House Sparrow - Systematics - Subspecies


A large number of subspecies have been named, of which twelve were recognised in the Handbook of the Birds of the World. These subspecies are divided into two groups, the Palaearctic domesticus group, and the Oriental indicus group. Several Middle Eastern subspecies, including Passer domesticus biblicus, are sometimes considered a third, intermediate group. The subspecies P. d. indicus was described as a species, and was considered to be distinct by many ornithologists during the nineteenth century.

Migratory birds of the subspecies P. d. bactrianus in the indicus group were recorded overlapping with P. d. domesticus birds without hybridising in the 1970s, so the Soviet scientists Edward I. Gavrilov and M. N. Korelov proposed the separation of the indicus group as a separate species. However, indicus-group and domesticus-group birds intergrade in a large part of Iran, so this split is rarely recognised.

In North America, House Sparrow populations are more differentiated than those in Europe. This variation follows predictable patterns, with birds at higher latitudes being larger and those in arid areas being paler. However, it is not clear how much this is caused by evolution or by environment. Similar observations have been made in New Zealand, and in South Africa. The introduced House Sparrow populations may be distinct enough to merit subspecies status, especially in North America and southern Africa, and American ornithologist Harry Church Oberholser even gave the subspecies name plecticus to the paler birds of western North America.

domesticus group
  • P. d. domesticus, the nominate subspecies, is found in most of Europe, across northern Asia to Sakhalin and Kamchatka. It is the most widely introduced subspecies.
  • P. d. balearoibericus von Jordans, 1923, described from Majorca, is found in the Balearic Islands, southern France, the Balkans, and Anatolia.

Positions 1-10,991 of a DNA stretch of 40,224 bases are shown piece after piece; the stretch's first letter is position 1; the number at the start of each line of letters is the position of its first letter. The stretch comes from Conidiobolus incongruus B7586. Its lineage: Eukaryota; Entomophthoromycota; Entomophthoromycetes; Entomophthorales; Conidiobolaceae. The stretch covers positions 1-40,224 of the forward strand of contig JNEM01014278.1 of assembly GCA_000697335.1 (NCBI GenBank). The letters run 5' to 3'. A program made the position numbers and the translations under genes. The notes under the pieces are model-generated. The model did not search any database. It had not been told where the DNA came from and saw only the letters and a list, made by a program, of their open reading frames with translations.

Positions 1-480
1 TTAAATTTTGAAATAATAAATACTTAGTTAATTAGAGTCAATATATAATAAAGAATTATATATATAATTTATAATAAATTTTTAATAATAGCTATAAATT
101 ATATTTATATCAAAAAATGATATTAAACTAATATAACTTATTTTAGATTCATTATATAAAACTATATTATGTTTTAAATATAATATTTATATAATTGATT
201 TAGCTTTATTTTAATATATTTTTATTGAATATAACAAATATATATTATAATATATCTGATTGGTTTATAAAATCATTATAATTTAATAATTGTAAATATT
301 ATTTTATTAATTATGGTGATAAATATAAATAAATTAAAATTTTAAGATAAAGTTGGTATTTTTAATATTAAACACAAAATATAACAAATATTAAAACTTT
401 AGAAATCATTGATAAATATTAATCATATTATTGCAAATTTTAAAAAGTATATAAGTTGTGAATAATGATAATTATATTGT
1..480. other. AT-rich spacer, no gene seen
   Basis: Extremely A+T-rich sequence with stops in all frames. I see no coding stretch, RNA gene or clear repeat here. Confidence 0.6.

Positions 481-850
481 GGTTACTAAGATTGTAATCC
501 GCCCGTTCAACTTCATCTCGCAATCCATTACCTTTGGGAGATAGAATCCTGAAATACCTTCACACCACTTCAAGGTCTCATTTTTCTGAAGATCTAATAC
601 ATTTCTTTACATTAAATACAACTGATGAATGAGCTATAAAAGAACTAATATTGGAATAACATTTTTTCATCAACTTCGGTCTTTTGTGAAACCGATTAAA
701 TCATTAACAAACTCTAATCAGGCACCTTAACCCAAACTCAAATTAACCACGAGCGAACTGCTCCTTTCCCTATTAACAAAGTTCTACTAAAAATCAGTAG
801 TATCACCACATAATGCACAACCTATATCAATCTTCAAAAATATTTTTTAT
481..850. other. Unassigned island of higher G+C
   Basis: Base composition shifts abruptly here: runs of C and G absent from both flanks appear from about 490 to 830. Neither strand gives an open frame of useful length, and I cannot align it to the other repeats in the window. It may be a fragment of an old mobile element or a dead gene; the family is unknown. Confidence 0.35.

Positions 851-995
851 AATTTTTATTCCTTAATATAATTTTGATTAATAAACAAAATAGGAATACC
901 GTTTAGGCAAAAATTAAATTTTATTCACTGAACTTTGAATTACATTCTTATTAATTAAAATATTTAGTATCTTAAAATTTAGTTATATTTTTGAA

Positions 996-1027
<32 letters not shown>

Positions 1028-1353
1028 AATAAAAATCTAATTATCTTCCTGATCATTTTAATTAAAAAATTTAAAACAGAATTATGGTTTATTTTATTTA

• P. d. tingitanus (Loche, 1867), described from Algeria, is found in the Maghreb from Ajdabiya in Libya to Béni Abbès in Algeria, and to Morocco's Atlantic coast. It hybridises extensively with the Spanish Sparrow, especially in the eastern part of its range.
  • P. d. niloticus Nicoll and Bonhote, 1909, described from Faiyum, Egypt, is found along the Nile north of Wadi Halfa, Sudan. It intergrades with bibilicus in the Sinai, and with rufidorsalis in a narrow zone around Wadi Halfa. It has been recorded in Somaliland.
  • P. d. persicus Zarudny and Kudashev, 1916, described from the Karun River in Khuzestan, Iran, is found in the western and central Iran south of the Alborz mountains, intergrading with indicus in eastern Iran, and Afghanistan.
  • P. d. biblicus Hartert, 1910, described from Palestine, is found in the Middle East from Cyprus and southeastern Turkey to the Sinai in the west and from Azerbaijan to Kuwait in the east.
indicus group
  • P. d. hyrcanus Zarudny and Kudashev, 1916, described from Gorgan, Iran, is found along the southern coast of the Caspian Sea from Gorgan to southeastern Azerbaijan. It intergrades with persicus in the Alborz mountains, and with bibilicus to the west. It is the subspecies with the smallest range.
  • P. d. bactrianus Zarudny and Kudashev, 1916, described from Tashkent, is found in southern Kazakhstan to the Tian Shan and northern Iran and Afghanistan. It intergrades with persicus in Baluchistan and with indicus across central Afghanistan. Unlike most other House Sparrow subspecies, it is almost entirely migratory, wintering in the plains of the northern Indian subcontinent. It is found in open country rather than in settlements, which are occupied by the Eurasian Tree Sparrow in its range. There is an exceptional record from Sudan.
  • P. d. parkini Whistler, 1920, described from Srinagar, Kashmir, is found in the western Himalayas from the Pamir Mountains to southeastern Nepal. It is migratory, like bactrianus.
  • P. d. indicus Jardine and Selby, 1831, described from Bangalore, is found in the Indian subcontinent south of the Himalayas, in Sri Lanka, western Southeast Asia, eastern Iran, and southwestern Arabia as far as southern Israel.
  • P. d. hufufae Ticehurst and Cheeseman, 1924, described from Hofuf in Saudi Arabia, is found in northeastern Arabia.
  • P. d. rufidorsalis C. L. Brehm, 1855, described from Khartoum, Sudan, is found in the Nile valley from Wadi Halfa south to Renk in northern South Sudan, and in eastern Sudan, northern Ethiopia to the Red Sea coast in Eritrea. It has also been introduced to Mohéli in the Comoros.

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